Launching a new business always involves a leap of faith. But as more and more Americans turn toward entrepreneurship, Sandra Hughes is convinced they need to spend more time looking before they leap.
“I catch people before they jump. I like to work with those who are still thinking about that pivot into entrepreneurship,” said Hughes, author of “Reinventing Your Life: Your Guide to Finding Fulfillment in Starting Your Business.” That’s when I can give them context for the move to their next chapter.”
Hughes is releasing “Reinventing Your Life” amid a dramatic shift in the workplace that has heightened the lure of entrepreneurship for employees looking for a self-directed option. A recent report from the Kauffman Index of Startup Activity calculates that some 550,000 Americans launch new businesses each month, a number that jumped by nearly 15% between 2015 and 2017. Entrepreneurship is appealing to the increasing number of Americans who can no longer count on a pension and a gold watch.
“Work is changing rapidly and constantly, and will continue to do so for the rest of our lives. We can’t depend on corporate careers, and job security is not what it was,” Hughes said.
While a popular image of the entrepreneur is a hoodie-clad millennial pumping a hot tech startup, older Americans compose a thriving segment of the U.S. entrepreneurial population. Kauffman Foundation research shows that over the past 20 years, the number of entrepreneurs between 55 and 64 increased more than any other age group. Findings also show Americans over 45 are more likely to become first-time entrepreneurs than those who are younger.
Hughes suggests that many workers who’ve developed skills in their traditional or corporate jobs could market their expertise as solopreneurs.
After a successful international career with The Gap, Hughes earned her MBA and began a career around her passion: advising clients looking to entrepreneurship as a solution in their own lives. At 57, Hughes is among the youngest of the baby boomers or the oldest of the GenX’ers, depending on how the generations are parsed. She thinks that gives her an affinity with both groups as they begin their work transition with her Life Reinvented programs.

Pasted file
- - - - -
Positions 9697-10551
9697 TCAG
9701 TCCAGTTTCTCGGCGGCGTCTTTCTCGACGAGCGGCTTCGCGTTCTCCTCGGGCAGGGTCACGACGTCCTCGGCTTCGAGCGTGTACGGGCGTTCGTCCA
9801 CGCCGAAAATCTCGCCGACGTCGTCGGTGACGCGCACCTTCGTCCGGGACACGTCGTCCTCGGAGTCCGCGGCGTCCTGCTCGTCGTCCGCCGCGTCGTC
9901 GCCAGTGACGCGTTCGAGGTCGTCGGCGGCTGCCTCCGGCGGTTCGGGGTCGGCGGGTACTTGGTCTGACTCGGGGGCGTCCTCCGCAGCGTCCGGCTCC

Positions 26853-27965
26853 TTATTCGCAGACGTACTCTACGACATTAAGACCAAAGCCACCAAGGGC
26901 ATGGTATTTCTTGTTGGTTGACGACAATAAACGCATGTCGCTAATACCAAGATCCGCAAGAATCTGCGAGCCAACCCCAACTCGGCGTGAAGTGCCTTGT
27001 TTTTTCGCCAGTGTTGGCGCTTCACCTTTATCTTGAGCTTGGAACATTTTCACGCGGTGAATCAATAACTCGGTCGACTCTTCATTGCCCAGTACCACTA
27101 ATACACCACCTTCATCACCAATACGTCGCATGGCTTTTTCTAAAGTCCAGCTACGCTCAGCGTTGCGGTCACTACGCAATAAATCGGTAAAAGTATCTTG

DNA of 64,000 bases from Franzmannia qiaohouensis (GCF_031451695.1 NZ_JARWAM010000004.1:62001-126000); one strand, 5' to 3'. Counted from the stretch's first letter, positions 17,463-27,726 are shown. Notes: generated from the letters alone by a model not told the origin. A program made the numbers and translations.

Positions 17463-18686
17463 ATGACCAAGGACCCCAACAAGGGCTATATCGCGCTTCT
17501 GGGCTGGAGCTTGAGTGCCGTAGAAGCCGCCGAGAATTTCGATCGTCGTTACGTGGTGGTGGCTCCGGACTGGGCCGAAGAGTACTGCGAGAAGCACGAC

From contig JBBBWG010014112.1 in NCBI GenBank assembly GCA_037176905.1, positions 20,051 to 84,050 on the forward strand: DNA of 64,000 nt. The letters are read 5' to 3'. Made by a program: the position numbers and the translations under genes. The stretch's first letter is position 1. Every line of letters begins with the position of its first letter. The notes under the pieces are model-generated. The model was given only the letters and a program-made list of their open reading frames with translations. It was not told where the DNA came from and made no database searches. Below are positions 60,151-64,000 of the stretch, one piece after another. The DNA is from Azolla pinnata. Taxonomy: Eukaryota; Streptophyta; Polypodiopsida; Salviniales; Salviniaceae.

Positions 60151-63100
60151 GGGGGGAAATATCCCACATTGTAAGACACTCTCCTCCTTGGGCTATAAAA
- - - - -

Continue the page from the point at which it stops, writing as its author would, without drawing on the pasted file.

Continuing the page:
What I ask them to do is pause, reflect and reset—to be intentional,” she said. “I start a dialogue about what differentiates them. We do a deep dive to explore all the things they have ever done, all the things they have touched.”
Too many prospective entrepreneurs don’t invest enough time and effort to build a foundation that will set them up for success. Unlike some entrepreneurship advisors, Hughes believes in working through an extensive and thoughtful process—from creating a vision, to developing a business plan, to maintaining accountability in execution and beyond.
“I emphasize planning and being strategic to realize their vision,” she said. “When you are strategic, you anticipate. You think about what’s going to come next and how you are going to get there. If you’re tactical and get clarity before you go to market, it eliminates so much stress and uncertainty.”
One client, Luci Gabel, credits Hughes with guiding her to a more focused and streamlined vision for her emerging business.